It’s not news to working Oklahomans that the cost of health care is taking a bigger bite of their income.
A study by The Commonwealth Fund shows that the average potential cost of employer-sponsored health insurance premiums and deductibles in 2018 was about $7,311 in Oklahoma. That’s about 12.3% of the median state income.
In 2008, potential employees costs in the state stood at 9.7% of the median state income.
There are a lot of factors that go into that situation, including the unacceptable rate of health care inflation.
But as the state continues to debate the need to accept federal funding for Medicaid expansion, the state’s refusal to accept the money should be noted as a potential reason why fully employed, fully insured workers are paying more and more for their health care.
Why? Uninsured, sick people end up seeking care at hospital emergency rooms. Often they end up in the ER when relatively minor problems have grown into crises. The ER is the most expensive possible place for health care delivery, and when those people are unable to pay their bills, the costs are either eaten by the hospital or passed along in the hospital’s bills to its insured patients.
When insurance companies have to pay part of the costs of uninsured patients, they respond by raising premiums and deductibles, as anyone who is going through the annual end-of-year enrollment process knows.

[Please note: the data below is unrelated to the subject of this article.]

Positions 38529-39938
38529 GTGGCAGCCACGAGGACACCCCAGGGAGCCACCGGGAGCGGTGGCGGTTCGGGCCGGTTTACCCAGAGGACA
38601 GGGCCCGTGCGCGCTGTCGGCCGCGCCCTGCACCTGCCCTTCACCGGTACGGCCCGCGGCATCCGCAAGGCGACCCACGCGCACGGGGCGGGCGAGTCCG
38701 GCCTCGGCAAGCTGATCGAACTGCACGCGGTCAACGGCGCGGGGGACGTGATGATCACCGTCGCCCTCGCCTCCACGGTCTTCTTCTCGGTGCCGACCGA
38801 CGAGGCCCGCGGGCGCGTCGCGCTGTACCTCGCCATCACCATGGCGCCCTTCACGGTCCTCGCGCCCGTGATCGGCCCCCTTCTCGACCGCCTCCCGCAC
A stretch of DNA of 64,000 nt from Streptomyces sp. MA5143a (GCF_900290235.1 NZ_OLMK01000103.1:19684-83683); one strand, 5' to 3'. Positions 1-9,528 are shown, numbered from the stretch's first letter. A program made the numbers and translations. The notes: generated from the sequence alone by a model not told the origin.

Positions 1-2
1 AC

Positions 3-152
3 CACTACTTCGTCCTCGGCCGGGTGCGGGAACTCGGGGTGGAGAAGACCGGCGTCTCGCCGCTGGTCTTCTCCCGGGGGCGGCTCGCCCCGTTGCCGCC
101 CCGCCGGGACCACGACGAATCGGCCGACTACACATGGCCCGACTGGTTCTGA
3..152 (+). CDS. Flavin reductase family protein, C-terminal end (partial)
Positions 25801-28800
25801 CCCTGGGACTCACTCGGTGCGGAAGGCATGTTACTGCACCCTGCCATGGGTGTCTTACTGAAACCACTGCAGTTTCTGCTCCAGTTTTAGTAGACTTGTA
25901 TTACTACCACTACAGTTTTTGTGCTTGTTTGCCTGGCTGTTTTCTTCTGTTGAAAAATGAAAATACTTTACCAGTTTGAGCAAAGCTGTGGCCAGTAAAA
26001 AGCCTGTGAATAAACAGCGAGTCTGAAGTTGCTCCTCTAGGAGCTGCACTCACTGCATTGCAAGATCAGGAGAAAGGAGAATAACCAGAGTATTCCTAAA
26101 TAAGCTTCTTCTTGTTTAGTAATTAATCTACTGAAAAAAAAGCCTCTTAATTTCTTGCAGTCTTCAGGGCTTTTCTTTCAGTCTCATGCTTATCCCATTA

Remember, only Texas has a higher percentage of its population without health care coverage than Oklahoma.
Looking again at the Commonwealth Fund study, we note that Oklahoma is one of 17 states where people who get their health care coverage from their employers end up responsible for premiums and deductibles equal to at least 12% of the average earnings in the state. A map of those states closely resembles a map of the states that haven’t implemented Medicaid expansion. Nine states are on both maps. All eight states with the lowest health care impact on median income — 9.9% and lower — are Medicaid expansion state.
If you have a job and insurance, you might think Medicaid expansion doesn’t affect you. We say it’s as close to your life as the shrinking number on your paycheck stub.